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Pages from World Bank History: Computers Come to the Bank

A presentation of historical events by the World Bank Group Archives

April 4, 2003—Today computers are ubiquitous in the Bank. Just about everyone has their own personal computer, and other computers perform many different functions in the institution. Of course, this was not always so. In this article, reprinted from the April 1961 issue of International Bank Notes, Victor Chang of the Treasurer’s Department recounts one of the very first introductions of computers into the work of the World Bank.

Automation Takes Over!

The Bank has had a Data Processing Section with IBM equipment in operation since last November [1960]. As the activities of the Bank and its associated organizations continue to increase, record keeping becomes more voluminous, and the need for prompt information regarding previous activities becomes more frequent and imperative. In order to meet these needs, the Bank has obtained the latest equipment suitable for its purposes and is now in the lengthy process of transferring to IBM punch cards the records relating to the past and present activities of the Bank.

Mr. J. Albert Schaech in the Treasurer’s Department is in charge of this section and is beginning to see the results of many long weeks of preparation and planning. His first job was to transfer the entries on the Bank’s financial books to a punch card system of accounting. The general accounting records of the Bank, including statements to borrowers, are now being produced on IBM equipment.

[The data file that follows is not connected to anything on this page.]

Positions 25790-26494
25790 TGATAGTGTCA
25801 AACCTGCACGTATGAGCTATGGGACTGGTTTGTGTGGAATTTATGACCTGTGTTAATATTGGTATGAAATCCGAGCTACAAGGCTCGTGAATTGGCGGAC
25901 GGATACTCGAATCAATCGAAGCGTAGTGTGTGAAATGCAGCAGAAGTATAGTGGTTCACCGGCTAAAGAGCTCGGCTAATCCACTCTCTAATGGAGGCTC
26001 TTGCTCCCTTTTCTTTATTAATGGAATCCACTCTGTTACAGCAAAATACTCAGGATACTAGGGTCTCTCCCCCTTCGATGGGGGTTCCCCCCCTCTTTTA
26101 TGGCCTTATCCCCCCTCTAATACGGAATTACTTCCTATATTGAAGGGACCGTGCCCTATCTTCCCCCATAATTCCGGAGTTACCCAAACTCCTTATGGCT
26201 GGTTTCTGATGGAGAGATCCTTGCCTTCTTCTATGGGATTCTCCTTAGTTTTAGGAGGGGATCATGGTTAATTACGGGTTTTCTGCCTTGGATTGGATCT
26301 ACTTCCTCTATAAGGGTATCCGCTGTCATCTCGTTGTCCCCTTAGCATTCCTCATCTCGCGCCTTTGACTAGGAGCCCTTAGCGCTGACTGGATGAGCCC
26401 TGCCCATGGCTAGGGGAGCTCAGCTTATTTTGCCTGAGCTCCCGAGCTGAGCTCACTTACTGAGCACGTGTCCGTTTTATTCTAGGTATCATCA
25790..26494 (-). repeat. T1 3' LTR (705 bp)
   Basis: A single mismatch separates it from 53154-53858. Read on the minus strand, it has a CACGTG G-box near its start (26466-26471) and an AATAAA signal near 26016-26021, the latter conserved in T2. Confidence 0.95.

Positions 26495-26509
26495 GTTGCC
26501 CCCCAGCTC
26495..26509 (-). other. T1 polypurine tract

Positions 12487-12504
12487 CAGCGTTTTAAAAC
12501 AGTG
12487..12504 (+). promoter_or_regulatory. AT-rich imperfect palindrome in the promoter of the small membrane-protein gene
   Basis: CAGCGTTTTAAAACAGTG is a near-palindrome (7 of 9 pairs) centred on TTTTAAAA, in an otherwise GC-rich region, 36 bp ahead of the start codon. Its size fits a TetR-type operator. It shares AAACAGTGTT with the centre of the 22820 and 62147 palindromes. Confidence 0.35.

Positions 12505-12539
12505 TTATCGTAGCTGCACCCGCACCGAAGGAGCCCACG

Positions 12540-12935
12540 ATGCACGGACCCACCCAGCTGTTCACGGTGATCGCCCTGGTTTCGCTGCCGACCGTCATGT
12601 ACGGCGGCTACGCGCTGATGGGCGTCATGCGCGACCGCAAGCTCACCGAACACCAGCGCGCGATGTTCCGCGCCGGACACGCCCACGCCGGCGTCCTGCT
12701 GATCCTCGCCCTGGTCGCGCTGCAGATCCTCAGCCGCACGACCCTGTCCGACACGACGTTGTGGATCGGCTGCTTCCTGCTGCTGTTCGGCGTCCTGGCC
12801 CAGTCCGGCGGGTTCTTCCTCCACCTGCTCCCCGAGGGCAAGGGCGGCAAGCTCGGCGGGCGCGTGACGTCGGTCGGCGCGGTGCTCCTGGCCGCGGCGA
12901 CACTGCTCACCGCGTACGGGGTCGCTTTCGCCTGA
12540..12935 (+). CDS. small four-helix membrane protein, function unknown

The Bank’s statements to borrowers have always presented a problem for conventional bookkeeping equipment because of the diversity of currencies and the magnitude of the sums involved. The word "billion" is often heard in the Treasurer’s Department. Until the past year or so there was no conventional equipment that would present the information in a form suitable for Bank needs. The new IBM equipment permits showing borrowers their statements of account in a much more concise and presentable form. Eighteen currencies is the maximum number charged so far to any one loan. Previously the statement of such an account would involve twenty or more separate pages, whereas the new statement can now be shown on a little over three pages.

As soon as Al Schaech has completed his work on the Bank’s general and loan accounts he will then be ready to help other hard-pressed people elsewhere in the Bank with their record keeping problems. The arduous work of programming and recording previous statistical history is a job that ordinary mortals would prefer to avoid. The Data Processing Section thrives on it!

Without records there is no history. Courtesy of ISG’s World Bank Group Archives.


Al Schaech (seated) gives President Eugene Black (right) an explanation of the inner workings of the new computer.


Schaech demonstrates how the computer works…


Grethe Hasal, at the verifier, checks on the accuracy of the key punch operation.


Al Schaech and Robert Stewart examine the "hard copy" as it comes out of the 407 accounting machine – in this instance part of a borrower’s statement.


And the audience eagerly views the results


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